The Cortonwood Colliery Company have always had warm feelings for this church, and the tribute paid the proprietors by Mr J.T.Jepson, the secretary of the trustees, might be quoted here. He says:
“The Cortonwood Colliery Company have always been very good to us. We have never appealed to them in vain. Many times they have come to the rescue when we have been in difficulties. This is particularly the case in the past few years, and in regard to this church they have shown great generosity. The church people will never fail to appreciate the kindly spirit.”
The bulk of the money required for the construction of the new church was provided by Mr Joseph Rank, the amount of his grant to the trustees being £5,000. Other districts which Mr Rank has bequeath substantial sums of money for the erection of nonconformist churches include Stainforth, Thurnscoe, Denaby, Langold and Attercliffe.
His grant to Cortonwood made the provision of new church immediately practical, and the realisation of a long cherished ideal was visualised. The Cortonwood colliery company generously provided a new valuable site. The need for a new building was rendered all the more pressing on account of the church having been more or less obscured and made difficult of access by the erection of a road bridge to carry the Light Railway over Knoll Beck.
The trustees began to formalised plans right away, and the called into early consultation Messrs Brocklehurst of Manchester, who have acted as architects of the scheme.
The work of construction was commenced in October of last year, and the foundation stone was laid on “Armitice Day.”
The responsibility for the scheme is vested in the trustees: Messrs George Baker, (Swinton), JH Jenkinson (Parkgate), H E Key (Hoyland), E Gothard (Hoyland), E Tune Wombwell), R H Car (West Melton), J Cook (Wath), J T Jebson, M Charlesworth, WH Wall, R Tomlinson, A Webster, H Webster, H Wall, B Firth, W Nortcliffe, E Hobbs, J Robinson and A Mosley
Comfort as an Aid To Worship
Mr Joseph Rank’s grant was not encumbered by restrictions, but the trustees have observed one particular wish he is understood to have expressed. Mr Rank believes that the standard of comfort in places of religion should not fall short of that provided in theatres and other houses of entertainment, and for that reason special attention was paid to the seating accommodation. There is a big margin of change between straight-backed pews of the oldest churches and the upholstered tip up seats with which this building has been furnished.
The new church is of prepossessing appearance and occupies a commanding site. Standing in the middle of the Brampton housing scheme, it faces Knoll Beck Lane (which thoroughfare is traversed by the Dearne Valley light Railway) and forms the angle between Dearne Road and Chapel Street. It occupies a triangular-shaped site of about 800 yd², and there is ample room for extensions.
The building is of brick and it has unique architectural features. According to the contractors there is not another building like it in the country. What chiefly impresses one about the edifice is a perfect symmetry and balance. There is no item of construction has that as its counterpart. The gables and buttresses afford ornamentation, at the same time giving the effect of strength. The windows are all of the Gothic time, and the interior of the hall and other features of the construction all conform to a style not often seen in nonconformist churches.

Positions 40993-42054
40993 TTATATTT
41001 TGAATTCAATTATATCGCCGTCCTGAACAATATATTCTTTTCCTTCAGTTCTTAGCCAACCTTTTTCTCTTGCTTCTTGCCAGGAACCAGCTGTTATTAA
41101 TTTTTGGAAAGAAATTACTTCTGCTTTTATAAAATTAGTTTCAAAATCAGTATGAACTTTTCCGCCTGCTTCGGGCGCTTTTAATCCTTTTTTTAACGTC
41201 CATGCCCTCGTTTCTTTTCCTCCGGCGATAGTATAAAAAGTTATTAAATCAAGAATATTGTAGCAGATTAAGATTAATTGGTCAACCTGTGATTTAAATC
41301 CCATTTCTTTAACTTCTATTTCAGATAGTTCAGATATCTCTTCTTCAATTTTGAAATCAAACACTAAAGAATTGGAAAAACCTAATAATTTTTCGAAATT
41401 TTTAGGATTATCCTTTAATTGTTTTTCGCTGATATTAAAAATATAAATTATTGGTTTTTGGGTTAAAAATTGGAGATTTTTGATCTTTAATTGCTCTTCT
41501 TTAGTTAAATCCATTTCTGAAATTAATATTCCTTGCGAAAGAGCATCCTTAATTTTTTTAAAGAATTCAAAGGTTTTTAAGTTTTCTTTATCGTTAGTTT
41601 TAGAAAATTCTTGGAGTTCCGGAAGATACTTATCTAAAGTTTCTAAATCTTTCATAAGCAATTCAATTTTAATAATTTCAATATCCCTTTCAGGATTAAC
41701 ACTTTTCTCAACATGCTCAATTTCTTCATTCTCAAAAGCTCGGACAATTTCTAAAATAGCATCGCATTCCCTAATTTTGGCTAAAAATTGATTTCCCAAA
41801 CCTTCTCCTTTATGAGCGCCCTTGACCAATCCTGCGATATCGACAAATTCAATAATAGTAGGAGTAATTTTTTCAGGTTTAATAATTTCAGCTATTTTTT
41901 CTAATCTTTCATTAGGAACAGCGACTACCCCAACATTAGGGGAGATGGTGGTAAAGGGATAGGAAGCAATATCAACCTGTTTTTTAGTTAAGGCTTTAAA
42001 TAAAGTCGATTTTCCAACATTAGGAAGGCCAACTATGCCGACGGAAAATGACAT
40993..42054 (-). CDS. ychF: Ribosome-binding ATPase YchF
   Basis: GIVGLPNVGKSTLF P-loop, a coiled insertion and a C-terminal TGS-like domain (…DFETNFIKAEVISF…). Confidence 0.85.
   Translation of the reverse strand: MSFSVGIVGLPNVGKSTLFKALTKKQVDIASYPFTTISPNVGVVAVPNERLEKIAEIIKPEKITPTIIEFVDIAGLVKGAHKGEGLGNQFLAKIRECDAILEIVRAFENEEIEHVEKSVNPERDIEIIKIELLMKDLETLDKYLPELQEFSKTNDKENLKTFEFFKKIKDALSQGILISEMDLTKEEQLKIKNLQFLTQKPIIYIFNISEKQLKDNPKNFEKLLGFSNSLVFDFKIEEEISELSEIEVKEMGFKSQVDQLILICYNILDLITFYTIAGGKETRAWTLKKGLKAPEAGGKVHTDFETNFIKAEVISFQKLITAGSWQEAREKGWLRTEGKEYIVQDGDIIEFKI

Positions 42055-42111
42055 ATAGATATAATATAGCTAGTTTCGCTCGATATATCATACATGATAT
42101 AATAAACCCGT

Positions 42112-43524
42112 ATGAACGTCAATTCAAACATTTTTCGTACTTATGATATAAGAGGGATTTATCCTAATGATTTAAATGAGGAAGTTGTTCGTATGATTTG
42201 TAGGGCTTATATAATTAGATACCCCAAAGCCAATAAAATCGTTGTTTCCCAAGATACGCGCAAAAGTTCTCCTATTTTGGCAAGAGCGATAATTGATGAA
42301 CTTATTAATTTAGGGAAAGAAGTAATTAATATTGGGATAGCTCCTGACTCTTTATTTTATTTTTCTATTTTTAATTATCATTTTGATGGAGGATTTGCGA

The building is divided roughly into three parts. The main hall (4 to 6’ x 60’) provides being seating accommodation for about 400 people, a schoolroom of slightly smaller dimensions, and the primary department measuring 30’ x 15’. The main hall and the Sunday school are divided by a movable screen with glass windows, so that when necessary the two rooms may be used as one. At each side and forming wings to the school room there are three small classrooms, one of which has been equipped with domestic appliances and is to be used as a kitchen.
The building is entered from the front by a vestibule of pleasing design. Having entered the porch members of the congregation may proceed to the right or left of a handsome vestibule screen 20 feet long and fitted with coloured lights. The floor of the vestibule is tessellated in black-and-white. There is a fine stone arch over the doorway.
A Pulpit on Wheels
Entrance to the main hall reveals a most pleasing prospect, the design, and scheme of decoration given a sense of lightness, freshness and harmony of colour. The white Gothic ceiling is lofty and well ventilated, and the high windows are a noticeable feature. The attention is immediately arrested by a large pulpit, or rostrum, elaborately designed and handsomely figured in pitch pine. Made by Messrs A Whitehead and Son of Wombwell, the pulpit is a work of art in itself. It has a unique feature, too, that it is built on castors, and can, therefore, readily be moved to any part of the hall.